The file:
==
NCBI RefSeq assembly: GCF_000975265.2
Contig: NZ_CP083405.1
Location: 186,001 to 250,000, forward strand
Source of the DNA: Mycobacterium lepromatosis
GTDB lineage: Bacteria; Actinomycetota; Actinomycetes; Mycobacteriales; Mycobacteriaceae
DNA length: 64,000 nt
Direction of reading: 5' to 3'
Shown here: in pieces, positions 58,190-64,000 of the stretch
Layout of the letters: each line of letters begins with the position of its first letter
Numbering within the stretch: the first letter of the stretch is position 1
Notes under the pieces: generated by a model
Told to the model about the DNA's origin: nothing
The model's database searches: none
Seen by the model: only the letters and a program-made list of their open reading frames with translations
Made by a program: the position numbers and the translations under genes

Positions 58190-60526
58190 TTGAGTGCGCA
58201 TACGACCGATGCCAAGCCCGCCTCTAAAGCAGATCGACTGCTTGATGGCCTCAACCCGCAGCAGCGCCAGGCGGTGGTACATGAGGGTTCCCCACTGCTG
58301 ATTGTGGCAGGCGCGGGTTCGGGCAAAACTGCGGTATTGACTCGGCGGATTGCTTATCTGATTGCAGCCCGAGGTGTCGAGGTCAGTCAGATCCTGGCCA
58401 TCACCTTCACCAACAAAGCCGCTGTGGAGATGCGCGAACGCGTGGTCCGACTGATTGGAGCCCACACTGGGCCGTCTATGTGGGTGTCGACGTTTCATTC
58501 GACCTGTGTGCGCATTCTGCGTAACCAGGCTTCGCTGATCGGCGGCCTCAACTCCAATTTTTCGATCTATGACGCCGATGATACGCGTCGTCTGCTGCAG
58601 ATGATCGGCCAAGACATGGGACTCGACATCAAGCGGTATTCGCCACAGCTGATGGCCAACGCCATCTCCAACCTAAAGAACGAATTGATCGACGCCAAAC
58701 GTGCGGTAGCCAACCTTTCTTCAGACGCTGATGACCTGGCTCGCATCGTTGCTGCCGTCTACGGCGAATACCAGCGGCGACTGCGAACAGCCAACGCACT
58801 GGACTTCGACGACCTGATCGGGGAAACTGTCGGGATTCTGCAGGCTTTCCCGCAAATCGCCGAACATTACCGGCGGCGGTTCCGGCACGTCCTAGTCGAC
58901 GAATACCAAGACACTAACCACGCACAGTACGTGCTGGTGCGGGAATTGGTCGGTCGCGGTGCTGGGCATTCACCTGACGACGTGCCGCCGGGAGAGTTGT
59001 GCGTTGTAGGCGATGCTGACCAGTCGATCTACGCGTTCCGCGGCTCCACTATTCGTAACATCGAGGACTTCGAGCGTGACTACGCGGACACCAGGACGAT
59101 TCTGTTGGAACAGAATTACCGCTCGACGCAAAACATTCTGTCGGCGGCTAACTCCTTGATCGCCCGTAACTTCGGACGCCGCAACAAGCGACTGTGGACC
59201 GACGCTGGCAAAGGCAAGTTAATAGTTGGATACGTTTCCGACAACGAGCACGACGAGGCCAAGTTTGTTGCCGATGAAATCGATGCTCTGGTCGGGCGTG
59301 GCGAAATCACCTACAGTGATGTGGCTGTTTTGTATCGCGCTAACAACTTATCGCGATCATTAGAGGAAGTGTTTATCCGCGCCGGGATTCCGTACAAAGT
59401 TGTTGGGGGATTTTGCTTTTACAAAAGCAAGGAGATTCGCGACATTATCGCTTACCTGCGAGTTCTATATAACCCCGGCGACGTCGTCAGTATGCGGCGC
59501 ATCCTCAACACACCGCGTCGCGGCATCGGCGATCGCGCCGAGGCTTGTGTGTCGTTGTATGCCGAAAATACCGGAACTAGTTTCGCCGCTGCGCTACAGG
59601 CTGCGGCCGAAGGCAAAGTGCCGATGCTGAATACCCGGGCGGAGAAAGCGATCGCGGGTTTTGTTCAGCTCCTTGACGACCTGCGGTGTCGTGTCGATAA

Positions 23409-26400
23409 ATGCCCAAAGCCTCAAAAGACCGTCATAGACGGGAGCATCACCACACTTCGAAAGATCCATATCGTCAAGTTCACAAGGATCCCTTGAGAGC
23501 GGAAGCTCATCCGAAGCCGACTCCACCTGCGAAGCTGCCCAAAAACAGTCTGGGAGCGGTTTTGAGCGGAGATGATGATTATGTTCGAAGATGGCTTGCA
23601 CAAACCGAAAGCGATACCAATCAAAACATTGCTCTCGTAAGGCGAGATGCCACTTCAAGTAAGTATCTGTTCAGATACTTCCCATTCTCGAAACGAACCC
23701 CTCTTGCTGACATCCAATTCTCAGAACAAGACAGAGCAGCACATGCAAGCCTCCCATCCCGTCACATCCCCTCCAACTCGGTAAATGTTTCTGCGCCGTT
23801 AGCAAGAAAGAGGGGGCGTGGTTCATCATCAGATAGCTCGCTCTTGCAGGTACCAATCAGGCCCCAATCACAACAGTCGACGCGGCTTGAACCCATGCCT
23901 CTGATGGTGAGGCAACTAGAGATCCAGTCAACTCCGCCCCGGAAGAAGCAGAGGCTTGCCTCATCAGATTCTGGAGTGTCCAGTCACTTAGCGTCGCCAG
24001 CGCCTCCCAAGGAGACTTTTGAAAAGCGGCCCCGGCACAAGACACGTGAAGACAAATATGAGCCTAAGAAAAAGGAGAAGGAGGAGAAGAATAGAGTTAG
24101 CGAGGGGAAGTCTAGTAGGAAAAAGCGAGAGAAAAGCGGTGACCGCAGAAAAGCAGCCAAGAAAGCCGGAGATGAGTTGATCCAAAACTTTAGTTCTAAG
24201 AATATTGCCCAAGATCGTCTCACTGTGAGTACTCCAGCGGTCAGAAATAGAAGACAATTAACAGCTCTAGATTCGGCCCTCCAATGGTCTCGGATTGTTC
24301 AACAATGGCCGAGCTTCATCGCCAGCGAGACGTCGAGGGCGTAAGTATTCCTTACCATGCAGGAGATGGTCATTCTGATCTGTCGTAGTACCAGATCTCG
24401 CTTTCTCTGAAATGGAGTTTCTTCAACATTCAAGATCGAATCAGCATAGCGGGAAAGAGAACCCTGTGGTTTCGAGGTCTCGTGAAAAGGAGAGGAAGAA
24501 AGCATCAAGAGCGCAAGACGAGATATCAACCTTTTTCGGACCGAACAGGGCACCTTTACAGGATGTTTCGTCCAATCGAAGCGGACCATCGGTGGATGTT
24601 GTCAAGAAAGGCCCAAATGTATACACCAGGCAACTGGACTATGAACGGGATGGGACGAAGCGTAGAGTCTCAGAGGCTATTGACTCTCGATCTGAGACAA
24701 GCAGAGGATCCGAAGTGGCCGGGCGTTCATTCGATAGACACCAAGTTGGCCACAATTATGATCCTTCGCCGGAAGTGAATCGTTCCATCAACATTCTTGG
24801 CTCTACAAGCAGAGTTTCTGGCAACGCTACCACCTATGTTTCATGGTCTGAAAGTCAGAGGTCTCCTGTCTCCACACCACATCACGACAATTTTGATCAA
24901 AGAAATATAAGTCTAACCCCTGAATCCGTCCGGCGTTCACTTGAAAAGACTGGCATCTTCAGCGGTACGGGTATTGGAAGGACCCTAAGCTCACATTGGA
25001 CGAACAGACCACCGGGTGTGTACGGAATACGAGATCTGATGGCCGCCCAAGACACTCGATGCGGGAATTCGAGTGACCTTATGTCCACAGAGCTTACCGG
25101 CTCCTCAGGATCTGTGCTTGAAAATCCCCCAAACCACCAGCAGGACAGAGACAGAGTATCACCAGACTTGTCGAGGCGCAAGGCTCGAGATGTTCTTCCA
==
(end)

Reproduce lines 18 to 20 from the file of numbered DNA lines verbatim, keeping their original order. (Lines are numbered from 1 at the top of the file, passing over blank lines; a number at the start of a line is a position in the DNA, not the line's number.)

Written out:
58201 TACGACCGATGCCAAGCCCGCCTCTAAAGCAGATCGACTGCTTGATGGCCTCAACCCGCAGCAGCGCCAGGCGGTGGTACATGAGGGTTCCCCACTGCTG
58301 ATTGTGGCAGGCGCGGGTTCGGGCAAAACTGCGGTATTGACTCGGCGGATTGCTTATCTGATTGCAGCCCGAGGTGTCGAGGTCAGTCAGATCCTGGCCA
58401 TCACCTTCACCAACAAAGCCGCTGTGGAGATGCGCGAACGCGTGGTCCGACTGATTGGAGCCCACACTGGGCCGTCTATGTGGGTGTCGACGTTTCATTC